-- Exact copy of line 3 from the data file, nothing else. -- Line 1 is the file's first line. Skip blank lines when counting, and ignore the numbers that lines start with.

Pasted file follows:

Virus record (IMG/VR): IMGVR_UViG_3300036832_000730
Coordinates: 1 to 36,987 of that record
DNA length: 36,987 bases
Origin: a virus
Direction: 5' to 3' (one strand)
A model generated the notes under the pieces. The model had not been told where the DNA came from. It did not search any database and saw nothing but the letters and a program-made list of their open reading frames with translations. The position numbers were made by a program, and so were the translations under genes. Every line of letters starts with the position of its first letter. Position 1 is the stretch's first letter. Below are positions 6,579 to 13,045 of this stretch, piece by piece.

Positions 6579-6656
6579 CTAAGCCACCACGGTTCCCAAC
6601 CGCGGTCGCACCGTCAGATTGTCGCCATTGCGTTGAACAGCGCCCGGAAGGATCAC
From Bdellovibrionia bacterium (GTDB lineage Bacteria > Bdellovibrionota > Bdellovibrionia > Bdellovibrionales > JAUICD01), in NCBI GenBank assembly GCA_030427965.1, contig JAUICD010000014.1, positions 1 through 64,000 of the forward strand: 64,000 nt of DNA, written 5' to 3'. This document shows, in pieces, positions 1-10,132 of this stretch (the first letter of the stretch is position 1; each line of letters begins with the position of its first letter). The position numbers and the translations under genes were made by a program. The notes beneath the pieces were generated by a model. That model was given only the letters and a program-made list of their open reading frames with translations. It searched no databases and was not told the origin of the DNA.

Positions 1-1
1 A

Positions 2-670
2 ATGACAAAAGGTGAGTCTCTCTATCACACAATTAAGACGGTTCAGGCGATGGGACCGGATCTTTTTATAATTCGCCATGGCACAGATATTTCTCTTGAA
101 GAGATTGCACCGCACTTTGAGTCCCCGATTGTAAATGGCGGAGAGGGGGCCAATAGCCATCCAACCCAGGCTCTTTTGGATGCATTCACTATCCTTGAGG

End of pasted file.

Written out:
DNA length: 36,987 bases